Now in scenario 1, I may only intend on making the turkey and stuffing while providing the setting for Thanksgiving dinner - and have all of my guests provide all sides, drinks and desserts. This fits within the model of family style potluck, and the accompanying etiquette.

                    However, I have been in a situation where scenario #2 was the appropriate call - but it doesn't fit neatly into prescribed etiquette of "hosting".

                    1. re: Jojo34

                      So a 'crawfish boil' means you, the host, supply the crawfish and then everyone brings their own sides and booze?

                      1. re: latindancer

                        The sides at a crawfish boil are traditionally corn and potatoes, sometimes sausage, boiled with the crawfish, provided by the host. Beer or wine is usually brought by the guests, at least here in crawfish country. Crawfish is also quite expensive, 6 to 7 bucks a pound at restaurants, 2 bucks depending on size sold live in 40 pound sacks, Houston prices.

                        1. re: latindancer

                          Crawfish boil includes potatoes and corn. Those are the sides but yes usually the guest BYOB or whatever they want to drink

                          1. re: Jojo34

                            Well, that's a meal, for sure, and people can opt for the sides and not the crawfish.

                            1. re: Jojo34

                              Then that's a meal. I say you're good. I'd include non-alcohol drinks to round things out but that's me.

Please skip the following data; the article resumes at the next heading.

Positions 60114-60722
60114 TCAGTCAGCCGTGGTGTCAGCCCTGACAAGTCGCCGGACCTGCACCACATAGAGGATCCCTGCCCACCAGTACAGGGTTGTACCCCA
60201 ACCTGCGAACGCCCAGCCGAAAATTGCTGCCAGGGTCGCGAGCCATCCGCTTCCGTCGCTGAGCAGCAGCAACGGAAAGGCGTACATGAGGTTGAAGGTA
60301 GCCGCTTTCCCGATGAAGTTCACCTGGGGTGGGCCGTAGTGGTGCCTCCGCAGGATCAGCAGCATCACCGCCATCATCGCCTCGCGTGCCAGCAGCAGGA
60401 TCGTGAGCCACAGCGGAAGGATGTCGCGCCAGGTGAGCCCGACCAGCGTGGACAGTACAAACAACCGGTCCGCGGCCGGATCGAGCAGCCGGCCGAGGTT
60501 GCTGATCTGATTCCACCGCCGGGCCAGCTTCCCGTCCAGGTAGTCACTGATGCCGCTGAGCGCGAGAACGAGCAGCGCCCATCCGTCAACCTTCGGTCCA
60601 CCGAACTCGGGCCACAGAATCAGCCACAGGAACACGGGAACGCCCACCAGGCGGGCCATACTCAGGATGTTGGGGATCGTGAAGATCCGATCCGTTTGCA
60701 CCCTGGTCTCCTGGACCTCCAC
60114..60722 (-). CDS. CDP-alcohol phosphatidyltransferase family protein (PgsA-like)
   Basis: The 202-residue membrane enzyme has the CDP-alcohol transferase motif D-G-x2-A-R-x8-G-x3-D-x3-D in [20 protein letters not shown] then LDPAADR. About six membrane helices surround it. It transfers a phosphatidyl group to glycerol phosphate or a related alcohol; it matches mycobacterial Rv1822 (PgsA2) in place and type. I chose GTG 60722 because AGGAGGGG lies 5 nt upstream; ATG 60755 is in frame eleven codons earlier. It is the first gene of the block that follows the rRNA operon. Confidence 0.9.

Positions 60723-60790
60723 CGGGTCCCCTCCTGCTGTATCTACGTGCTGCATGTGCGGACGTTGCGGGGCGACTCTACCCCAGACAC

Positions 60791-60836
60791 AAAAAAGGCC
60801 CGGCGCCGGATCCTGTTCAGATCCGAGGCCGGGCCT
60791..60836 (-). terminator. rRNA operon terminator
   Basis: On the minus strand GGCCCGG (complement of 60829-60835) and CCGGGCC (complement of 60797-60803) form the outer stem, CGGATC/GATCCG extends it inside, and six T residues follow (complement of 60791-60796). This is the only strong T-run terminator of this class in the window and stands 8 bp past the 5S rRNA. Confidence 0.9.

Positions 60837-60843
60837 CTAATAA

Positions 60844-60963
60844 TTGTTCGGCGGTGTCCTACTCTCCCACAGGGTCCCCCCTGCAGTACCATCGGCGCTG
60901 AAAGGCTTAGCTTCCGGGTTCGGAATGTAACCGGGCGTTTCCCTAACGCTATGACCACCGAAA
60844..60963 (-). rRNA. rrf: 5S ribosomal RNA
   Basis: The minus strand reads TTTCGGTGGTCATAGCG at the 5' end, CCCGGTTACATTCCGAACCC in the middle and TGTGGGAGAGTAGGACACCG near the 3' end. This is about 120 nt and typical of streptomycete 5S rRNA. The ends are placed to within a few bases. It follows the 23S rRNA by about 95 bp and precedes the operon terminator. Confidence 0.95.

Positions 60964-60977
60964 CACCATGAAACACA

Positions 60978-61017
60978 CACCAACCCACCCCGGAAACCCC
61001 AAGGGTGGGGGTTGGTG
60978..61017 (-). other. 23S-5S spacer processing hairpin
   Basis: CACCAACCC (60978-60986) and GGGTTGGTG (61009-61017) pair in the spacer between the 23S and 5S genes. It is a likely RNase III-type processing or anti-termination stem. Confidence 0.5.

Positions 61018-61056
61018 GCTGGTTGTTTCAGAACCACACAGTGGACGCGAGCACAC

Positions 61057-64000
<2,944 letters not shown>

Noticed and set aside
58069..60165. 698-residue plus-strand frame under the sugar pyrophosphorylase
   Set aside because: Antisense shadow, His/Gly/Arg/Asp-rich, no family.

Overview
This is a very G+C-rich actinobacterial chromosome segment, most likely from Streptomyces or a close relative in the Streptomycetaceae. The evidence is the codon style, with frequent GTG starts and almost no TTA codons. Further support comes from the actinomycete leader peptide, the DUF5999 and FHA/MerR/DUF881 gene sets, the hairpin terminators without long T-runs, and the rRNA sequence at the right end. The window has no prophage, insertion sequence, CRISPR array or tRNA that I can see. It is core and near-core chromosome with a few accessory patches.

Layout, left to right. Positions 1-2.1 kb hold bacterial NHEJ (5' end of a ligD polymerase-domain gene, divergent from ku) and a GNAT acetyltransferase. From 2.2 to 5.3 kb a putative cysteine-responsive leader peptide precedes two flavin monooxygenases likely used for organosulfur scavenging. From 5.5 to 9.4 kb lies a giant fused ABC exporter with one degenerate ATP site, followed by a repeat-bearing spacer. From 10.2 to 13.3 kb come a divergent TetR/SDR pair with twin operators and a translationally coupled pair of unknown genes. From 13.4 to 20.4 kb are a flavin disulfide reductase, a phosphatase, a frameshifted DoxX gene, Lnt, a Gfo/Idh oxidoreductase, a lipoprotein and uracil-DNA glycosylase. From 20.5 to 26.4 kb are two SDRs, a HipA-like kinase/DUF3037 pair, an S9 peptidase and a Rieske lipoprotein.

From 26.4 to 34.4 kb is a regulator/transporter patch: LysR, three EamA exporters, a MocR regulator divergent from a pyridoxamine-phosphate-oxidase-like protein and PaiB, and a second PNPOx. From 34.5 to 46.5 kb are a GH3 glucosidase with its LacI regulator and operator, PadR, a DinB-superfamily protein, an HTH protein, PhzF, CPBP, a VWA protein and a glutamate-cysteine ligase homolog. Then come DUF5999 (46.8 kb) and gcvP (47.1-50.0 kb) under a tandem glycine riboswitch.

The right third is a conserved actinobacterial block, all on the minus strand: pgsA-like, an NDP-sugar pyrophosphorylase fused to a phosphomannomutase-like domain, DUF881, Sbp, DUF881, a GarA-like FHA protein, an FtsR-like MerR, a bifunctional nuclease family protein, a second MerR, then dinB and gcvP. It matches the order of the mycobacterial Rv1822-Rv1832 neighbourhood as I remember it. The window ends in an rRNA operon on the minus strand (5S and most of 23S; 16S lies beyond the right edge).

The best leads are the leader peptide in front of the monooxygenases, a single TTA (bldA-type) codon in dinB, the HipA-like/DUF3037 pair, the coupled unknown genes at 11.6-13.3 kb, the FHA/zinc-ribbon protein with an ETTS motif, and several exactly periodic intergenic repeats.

2. re: Jojo34

                            I'm not saying you're cheap. That would just be my conclusion based on the facts at hand. If you had it at home, I assume you'd provided beverages, maybe a cake, and possibly some sides. Plus, there just wouldn't be anything else for people to order and pay for and compare the fact that they had to pay and others didn't.

                            1. re: Hobbert

                              How is concluding from the facts at hand that a host is cheap, not calling a host cheap?

                              1. re: cresyd

                                Well, s/he might conclude from the facts at hand in this thread that I'm an asshole. In fact, I'm delightful. I have no idea if the OP is cheap or not- I don't know them. It's a cheap way to throw a party but I wouldn't call them cheap unless I had a better sense of them. Maybe s/he donates a thousand dollars a day to the poor. Who knows? I'm just talking about this party.

                                1. re: Hobbert

                                  The post was not "should I host a party if I can not pay for all the drinks/off menu orders" - but rather - "how to phrase this on an invite". However, many commenters feel very comfortable telling the person to cancel the party, hold the party in an alternative fashion, or invite fewer people.